Off the field, Chance became friends with the equally colorful Bo Belinsky, a fellow member of the Angels' rotation. The two young pitchers joyfully participated in the blurred nightlife of Los Angeles, making the rounds at various nightclubs and dance
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Google News article
A modern spin on baseball card cartoons - ESPN
Google News - over 5 years
322) that helpfully tells us that Bo Belinsky married a Playboy bunny, suggestively showing her in full bunny costume and carrying a bat on her shoulder. (In '77, Topps used random facts and cartoons, which were unrelated to the player on the front of
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Google News article
Former Angels Cy Young winner Chance returns - OCRegister
Google News - over 5 years
He spoke with splendor and sorrow about his good friend and southpaw Bo Belinsky, who sunned in Hollywood's glamour, dated starlets and pinups, married and divorced a former Playmate Jo Collins and heiress Janie Weyerhaeuser, struggled with alcoholism,
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Google News article
A past Draft game of 'what if?' - MLB.com
Google News - over 5 years
Pat Gillick had a longtime relationship with Cal Ripken Sr. -- who caught Gillick, Bo Belinsky and Steve Dalkowski in Appleton, Wisc. -- but picked first baseman Tim Thompson, and Baltimore took Cal with the 48th pick. Before selecting Ripken
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Google News article
CLAIRE SINCLAIR CELEBRATES PLAYMATE OF YEAR TITLE - Las Vegas Review-Journal
Google News - almost 6 years
... the youngest Playmate of the Year was Donna Michelle, who was 18 when she won it in 1964. Jo Collins (1965) and Christa Speck (1962) both were 19. Collins made headlines later when she married pitcher Bo Belinsky of the Anaheim Angels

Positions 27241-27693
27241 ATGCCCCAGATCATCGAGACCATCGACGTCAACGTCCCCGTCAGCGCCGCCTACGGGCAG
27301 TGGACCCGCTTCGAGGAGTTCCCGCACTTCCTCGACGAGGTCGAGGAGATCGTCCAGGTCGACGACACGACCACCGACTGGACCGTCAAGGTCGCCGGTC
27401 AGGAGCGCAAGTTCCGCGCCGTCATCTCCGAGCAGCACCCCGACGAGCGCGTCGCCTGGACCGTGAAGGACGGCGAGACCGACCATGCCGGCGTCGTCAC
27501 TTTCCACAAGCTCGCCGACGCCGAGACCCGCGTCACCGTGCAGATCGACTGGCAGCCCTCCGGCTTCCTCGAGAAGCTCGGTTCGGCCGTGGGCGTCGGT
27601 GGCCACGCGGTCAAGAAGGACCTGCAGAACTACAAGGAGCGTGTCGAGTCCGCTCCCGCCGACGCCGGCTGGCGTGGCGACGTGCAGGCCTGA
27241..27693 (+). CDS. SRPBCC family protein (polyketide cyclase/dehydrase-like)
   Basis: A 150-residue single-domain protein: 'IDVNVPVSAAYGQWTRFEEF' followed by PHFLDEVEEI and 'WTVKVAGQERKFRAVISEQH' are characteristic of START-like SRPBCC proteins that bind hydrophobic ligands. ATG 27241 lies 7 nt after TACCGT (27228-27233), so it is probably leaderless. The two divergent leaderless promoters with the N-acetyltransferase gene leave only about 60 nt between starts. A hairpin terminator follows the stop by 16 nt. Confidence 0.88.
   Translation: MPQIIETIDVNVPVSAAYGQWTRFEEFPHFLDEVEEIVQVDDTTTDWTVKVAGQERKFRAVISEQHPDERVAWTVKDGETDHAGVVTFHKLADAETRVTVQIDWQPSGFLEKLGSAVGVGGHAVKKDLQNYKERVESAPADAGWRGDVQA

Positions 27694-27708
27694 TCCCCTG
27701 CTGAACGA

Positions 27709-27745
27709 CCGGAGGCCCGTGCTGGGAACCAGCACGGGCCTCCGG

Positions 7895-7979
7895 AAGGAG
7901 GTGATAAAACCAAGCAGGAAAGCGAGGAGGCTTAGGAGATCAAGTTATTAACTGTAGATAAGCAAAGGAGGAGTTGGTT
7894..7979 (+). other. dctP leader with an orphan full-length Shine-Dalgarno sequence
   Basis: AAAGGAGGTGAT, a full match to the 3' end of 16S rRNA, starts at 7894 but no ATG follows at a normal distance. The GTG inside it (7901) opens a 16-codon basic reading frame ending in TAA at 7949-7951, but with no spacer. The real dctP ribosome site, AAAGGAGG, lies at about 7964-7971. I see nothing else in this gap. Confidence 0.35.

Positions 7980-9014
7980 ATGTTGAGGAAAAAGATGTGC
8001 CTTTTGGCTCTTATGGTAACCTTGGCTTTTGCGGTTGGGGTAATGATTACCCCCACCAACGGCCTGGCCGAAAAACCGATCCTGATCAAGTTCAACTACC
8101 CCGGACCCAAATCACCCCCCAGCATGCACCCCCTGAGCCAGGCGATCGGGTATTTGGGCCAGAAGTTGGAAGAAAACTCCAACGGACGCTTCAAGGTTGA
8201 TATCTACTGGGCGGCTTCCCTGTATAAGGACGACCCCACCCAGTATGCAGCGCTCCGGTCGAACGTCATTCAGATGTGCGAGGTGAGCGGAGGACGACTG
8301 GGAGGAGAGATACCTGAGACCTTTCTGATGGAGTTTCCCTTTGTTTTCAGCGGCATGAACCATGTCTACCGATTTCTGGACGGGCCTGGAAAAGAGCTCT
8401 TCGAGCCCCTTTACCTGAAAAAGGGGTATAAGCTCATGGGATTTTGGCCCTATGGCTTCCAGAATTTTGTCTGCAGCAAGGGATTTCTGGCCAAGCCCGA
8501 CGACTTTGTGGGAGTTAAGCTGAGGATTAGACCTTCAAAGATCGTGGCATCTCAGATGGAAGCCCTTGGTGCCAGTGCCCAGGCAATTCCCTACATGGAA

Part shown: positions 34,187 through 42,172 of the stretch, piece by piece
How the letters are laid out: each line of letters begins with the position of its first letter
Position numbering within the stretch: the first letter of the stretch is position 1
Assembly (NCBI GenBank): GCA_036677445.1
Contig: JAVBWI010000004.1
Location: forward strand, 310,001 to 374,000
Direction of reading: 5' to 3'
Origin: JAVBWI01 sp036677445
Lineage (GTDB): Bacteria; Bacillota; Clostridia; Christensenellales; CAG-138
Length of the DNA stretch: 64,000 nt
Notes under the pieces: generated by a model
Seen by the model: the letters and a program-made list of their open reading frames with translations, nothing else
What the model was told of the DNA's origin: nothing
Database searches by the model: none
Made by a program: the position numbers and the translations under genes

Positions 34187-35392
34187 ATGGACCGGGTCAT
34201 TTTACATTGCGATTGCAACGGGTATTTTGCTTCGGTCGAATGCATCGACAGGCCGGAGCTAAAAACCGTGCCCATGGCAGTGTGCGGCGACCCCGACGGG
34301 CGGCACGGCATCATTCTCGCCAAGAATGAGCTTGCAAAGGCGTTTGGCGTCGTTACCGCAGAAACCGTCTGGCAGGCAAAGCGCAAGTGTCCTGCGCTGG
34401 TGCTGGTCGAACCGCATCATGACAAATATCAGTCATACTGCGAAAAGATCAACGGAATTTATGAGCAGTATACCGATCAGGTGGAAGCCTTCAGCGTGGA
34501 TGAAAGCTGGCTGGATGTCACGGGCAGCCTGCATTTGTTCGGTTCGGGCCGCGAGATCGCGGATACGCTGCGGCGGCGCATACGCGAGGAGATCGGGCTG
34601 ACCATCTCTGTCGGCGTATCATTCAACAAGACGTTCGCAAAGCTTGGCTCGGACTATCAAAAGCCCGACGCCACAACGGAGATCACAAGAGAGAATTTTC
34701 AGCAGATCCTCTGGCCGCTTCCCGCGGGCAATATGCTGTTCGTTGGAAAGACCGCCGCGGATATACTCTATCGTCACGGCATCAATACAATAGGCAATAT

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Google News article
100 years since a loss from hell (5/5/11) - Hardball Times
Google News - almost 6 years
1962 Bo Belinsky tosses a no-hitter: LAA 2, BAL 0. 1963 Gil Hodges plays his last major league game. He does so as a Met. Also bowing out from the big leagues in the same doubleheader is a man with a far less impressive career: Marvelous Marv
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Google News article
Now Pitching, 'The Great Bob Tufts' - The Jewish Week
Google News - almost 6 years
Boston's Earl Wilson no-hit the Angels and even homered off the flashy Bo Belinsky. “I remember that one very well,” says Tufts. “I was 7 years old.” Like the kid in “The Chosen,” Tufts says that even as a boy “I always was interested in Israel
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Google News article
Angels earned their halos the hard way - Inland Valley Daily Bulletin
Google News - almost 6 years
Bo Belinsky, who dated starlets on his then-princely salary of $8500, was briefly engaged to sexpot Mamie Van Doren. Belinsky later remarked ruefully: "I needed her like Custer needed Indians." The pitcher was no slouch on the field either